Chaucer, Shakespeare, and the Lost Friendship Plays of the Admiral’s Men


Robert Stretter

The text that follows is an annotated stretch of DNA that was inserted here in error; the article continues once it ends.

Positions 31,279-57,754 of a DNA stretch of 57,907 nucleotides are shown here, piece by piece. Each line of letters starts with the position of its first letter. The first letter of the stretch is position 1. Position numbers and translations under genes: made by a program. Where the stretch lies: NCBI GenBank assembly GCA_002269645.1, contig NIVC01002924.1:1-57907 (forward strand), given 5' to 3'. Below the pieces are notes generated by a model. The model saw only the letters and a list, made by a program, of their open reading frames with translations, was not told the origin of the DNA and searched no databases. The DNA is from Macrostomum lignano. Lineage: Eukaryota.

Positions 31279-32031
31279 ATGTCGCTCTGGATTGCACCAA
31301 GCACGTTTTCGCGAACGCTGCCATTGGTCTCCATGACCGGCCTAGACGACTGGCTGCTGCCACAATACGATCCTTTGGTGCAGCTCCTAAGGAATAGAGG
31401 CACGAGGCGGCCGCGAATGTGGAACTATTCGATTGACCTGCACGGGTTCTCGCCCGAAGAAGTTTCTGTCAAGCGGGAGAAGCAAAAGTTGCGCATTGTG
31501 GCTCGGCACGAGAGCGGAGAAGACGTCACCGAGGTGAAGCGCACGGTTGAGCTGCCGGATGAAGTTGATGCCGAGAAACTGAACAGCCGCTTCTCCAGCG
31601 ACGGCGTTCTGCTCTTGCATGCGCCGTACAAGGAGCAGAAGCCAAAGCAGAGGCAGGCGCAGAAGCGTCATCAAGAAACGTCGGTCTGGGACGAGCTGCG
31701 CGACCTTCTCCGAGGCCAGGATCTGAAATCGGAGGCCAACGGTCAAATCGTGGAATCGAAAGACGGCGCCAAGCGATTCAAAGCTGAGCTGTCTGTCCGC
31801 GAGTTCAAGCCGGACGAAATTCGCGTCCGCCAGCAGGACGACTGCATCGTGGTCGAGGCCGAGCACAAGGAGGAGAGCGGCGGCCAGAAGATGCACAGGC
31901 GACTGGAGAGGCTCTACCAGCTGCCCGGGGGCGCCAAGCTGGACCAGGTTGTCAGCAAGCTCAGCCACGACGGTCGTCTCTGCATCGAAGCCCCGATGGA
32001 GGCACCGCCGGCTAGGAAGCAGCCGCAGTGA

From about 1594 to 1600, the Admiral’s Men, the principal rival to Shakespeare’s acting company, developed a specialty in male friendship plays, many of them based on medieval texts and most now unfortunately lost. Given Shakespeare’s knowledge of the work of his rival company, it is likely that his own drama was influenced by and responded to the friendship plays staged by the Admiral’s Men. This article focuses on “Palamon and Arcite” (1594), a lost dramatization of Chaucer’s Knight’s Tale; and “Alexander and Lodowick” (1597), a lost play with origins in the legend of Amis and Amiloun, a widely-known medieval tale of friendship that itself likely influenced The Knight’s Tale. These plays suggest two things: first, that Shakespeare would have been thinking about Chaucer in the mid-1590s in contexts beyond his borrowings from The Knight’s Tale in A Midsummer Night’s Dream; and second, that the transmission of medieval romance material, including Chaucerian romance, to Renaissance England is less direct than is often recognized. If “Alexander and Lodowick,” “Palamon and Arcite,” and several other similarly themed plays staged by the Admiral’s Men reflect a vogue for friendship plays in the 1590s, then Shakespeare’s treatment of male friendship must be understood in this context. In plays such as The Merchant of Venice (c. 1596) and Much Ado About Nothing (c. 1598-99), I suggest that Shakespeare offers a critique of the kind of triumphalist male friendship that seems to have been celebrated by his rivals at the Rose.

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